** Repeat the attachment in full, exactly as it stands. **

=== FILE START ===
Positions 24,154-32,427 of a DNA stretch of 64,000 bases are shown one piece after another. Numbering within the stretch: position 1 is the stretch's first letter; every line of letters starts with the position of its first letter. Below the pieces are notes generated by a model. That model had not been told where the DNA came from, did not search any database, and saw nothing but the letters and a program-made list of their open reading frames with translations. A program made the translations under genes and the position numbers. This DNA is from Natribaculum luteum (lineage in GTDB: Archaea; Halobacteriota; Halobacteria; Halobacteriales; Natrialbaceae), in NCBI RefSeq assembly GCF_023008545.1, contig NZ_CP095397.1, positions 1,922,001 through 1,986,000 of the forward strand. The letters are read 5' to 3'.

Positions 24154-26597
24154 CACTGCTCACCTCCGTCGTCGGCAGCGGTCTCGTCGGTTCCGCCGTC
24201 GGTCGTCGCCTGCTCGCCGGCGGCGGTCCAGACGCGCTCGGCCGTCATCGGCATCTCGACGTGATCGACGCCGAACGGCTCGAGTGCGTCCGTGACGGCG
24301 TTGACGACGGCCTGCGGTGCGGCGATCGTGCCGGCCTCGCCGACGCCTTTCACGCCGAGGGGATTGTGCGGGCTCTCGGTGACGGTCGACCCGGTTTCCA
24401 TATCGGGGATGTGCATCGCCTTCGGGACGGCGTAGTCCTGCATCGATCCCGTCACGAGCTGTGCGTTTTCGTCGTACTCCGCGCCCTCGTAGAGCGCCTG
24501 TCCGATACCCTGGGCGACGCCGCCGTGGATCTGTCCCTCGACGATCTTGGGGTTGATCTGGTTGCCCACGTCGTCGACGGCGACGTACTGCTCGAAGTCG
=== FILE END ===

Positions 24,154-32,427 of a DNA stretch of 64,000 bases are shown one piece after another. Numbering within the stretch: position 1 is the stretch's first letter; every line of letters starts with the position of its first letter. Below the pieces are notes generated by a model. That model had not been told where the DNA came from, did not search any database, and saw nothing but the letters and a program-made list of their open reading frames with translations. A program made the translations under genes and the position numbers. This DNA is from Natribaculum luteum (lineage in GTDB: Archaea; Halobacteriota; Halobacteria; Halobacteriales; Natrialbaceae), in NCBI RefSeq assembly GCF_023008545.1, contig NZ_CP095397.1, positions 1,922,001 through 1,986,000 of the forward strand. The letters are read 5' to 3'.

Positions 24154-26597
24154 CACTGCTCACCTCCGTCGTCGGCAGCGGTCTCGTCGGTTCCGCCGTC
24201 GGTCGTCGCCTGCTCGCCGGCGGCGGTCCAGACGCGCTCGGCCGTCATCGGCATCTCGACGTGATCGACGCCGAACGGCTCGAGTGCGTCCGTGACGGCG
24301 TTGACGACGGCCTGCGGTGCGGCGATCGTGCCGGCCTCGCCGACGCCTTTCACGCCGAGGGGATTGTGCGGGCTCTCGGTGACGGTCGACCCGGTTTCCA
24401 TATCGGGGATGTGCATCGCCTTCGGGACGGCGTAGTCCTGCATCGATCCCGTCACGAGCTGTGCGTTTTCGTCGTACTCCGCGCCCTCGTAGAGCGCCTG
24501 TCCGATACCCTGGGCGACGCCGCCGTGGATCTGTCCCTCGACGATCTTGGGGTTGATCTGGTTGCCCACGTCGTCGACGGCGACGTACTGCTCGAAGTCG